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Affective capture in digital school spaces and the modulation of student subjectivities

Nemorin, S; (2017) Affective capture in digital school spaces and the modulation of student subjectivities. Emotion, Space and Society , 24 pp. 11-18. 10.1016/j.emospa.2017.05.007. Green open access

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Abstract

Educational environments are increasingly using online technologies that aim to identify and manage students through affect. These forms of monitoring can be understood as a method of approaching students through the lens of positive psychology. Clearly, the relationship between schools, technology, and affect is not straightforward or benign. Yet, despite recent attention to the educational benefits of social and emotional intelligence, most educational discussions pay little critical attention to affect in terms of external interests regulating the behaviours and dispositions of students. This paper examines how student subjectivities are managed by the modulation of affect through online platforms in/for school. It is separated into three broad sections that capture the themes emerging as central to the relations between student populations and techniques of affectivity: sensation, intensity, and value. The paper concludes with a consideration of the implications that arise from how online technologies are used to mediate student subjectivities in secondary school.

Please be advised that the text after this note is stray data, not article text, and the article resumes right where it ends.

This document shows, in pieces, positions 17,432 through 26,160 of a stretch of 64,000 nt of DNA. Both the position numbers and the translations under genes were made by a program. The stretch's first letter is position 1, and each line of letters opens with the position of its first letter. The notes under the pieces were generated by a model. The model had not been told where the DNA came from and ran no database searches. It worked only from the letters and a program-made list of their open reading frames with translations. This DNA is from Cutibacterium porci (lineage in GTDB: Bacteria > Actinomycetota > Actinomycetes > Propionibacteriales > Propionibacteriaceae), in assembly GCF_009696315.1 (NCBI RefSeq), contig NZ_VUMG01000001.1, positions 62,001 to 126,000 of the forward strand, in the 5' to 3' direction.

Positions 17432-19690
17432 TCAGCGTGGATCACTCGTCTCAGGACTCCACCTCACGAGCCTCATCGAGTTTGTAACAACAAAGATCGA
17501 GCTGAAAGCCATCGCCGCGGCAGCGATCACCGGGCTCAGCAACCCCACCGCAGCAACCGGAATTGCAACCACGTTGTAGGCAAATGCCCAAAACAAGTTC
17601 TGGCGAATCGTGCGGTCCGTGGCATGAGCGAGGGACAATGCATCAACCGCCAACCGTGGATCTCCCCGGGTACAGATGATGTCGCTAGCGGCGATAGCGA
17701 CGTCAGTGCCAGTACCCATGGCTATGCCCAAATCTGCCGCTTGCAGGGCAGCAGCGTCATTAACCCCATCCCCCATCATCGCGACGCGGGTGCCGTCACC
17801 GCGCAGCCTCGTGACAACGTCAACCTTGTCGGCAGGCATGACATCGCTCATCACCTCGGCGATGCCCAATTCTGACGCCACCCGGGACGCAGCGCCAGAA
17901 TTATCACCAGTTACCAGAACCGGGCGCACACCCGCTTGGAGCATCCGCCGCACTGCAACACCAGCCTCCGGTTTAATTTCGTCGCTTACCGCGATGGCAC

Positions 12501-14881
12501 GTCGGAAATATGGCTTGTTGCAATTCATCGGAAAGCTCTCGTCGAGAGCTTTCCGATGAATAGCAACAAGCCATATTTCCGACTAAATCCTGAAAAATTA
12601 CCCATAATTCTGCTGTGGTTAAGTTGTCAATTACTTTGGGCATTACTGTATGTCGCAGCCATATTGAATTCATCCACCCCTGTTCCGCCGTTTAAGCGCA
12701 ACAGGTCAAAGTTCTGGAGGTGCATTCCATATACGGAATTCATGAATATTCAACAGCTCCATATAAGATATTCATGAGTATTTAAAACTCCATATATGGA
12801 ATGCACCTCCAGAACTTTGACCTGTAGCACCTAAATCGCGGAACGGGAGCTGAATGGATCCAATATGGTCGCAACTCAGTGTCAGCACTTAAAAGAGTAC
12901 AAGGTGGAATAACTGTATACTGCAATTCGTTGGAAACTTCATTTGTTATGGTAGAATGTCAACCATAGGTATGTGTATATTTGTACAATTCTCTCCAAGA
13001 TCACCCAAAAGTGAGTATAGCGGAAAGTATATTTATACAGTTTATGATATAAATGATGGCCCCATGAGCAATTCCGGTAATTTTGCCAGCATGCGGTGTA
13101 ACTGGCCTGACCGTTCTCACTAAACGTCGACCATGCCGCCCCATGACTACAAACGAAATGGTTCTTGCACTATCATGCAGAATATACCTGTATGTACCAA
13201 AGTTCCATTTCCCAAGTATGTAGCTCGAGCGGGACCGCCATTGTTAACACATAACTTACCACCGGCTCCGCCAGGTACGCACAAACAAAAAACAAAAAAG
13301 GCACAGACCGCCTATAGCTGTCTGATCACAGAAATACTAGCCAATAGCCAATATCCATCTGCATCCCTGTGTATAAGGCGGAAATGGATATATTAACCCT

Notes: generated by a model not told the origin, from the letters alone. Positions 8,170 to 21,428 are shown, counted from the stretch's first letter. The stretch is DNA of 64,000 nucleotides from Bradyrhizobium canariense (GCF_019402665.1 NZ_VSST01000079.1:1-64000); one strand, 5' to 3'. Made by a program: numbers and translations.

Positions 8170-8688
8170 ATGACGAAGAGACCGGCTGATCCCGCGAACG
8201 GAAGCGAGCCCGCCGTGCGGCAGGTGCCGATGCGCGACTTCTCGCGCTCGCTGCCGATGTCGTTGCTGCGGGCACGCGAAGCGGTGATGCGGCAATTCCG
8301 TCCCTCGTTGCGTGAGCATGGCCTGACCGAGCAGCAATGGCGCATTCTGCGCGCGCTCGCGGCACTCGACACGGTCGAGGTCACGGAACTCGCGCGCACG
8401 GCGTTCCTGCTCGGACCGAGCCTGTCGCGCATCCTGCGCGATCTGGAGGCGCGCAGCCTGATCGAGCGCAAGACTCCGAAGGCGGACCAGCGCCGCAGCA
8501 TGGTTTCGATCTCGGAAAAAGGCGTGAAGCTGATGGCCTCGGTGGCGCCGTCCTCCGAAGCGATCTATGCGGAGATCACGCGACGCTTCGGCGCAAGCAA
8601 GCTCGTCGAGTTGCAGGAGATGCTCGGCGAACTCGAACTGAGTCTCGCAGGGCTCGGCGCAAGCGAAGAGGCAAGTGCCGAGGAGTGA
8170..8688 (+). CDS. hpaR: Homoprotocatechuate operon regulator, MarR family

Type: Article
Title: Affective capture in digital school spaces and the modulation of student subjectivities
Open access status: An open access version is available from UCL Discovery
DOI: 10.1016/j.emospa.2017.05.007
Publisher version: https://doi.org/10.1016/j.emospa.2017.05.007
Language: English
Additional information: This version is the author accepted manuscript. For information on re-use, please refer to the publisher’s terms and conditions.
UCL classification: UCL
UCL > Provost and Vice Provost Offices > School of Education
UCL > Provost and Vice Provost Offices > School of Education > UCL Institute of Education
UCL > Provost and Vice Provost Offices > School of Education > UCL Institute of Education > IOE - Culture, Communication and Media
URI: https://discovery.ucl.ac.uk/id/eprint/10066766
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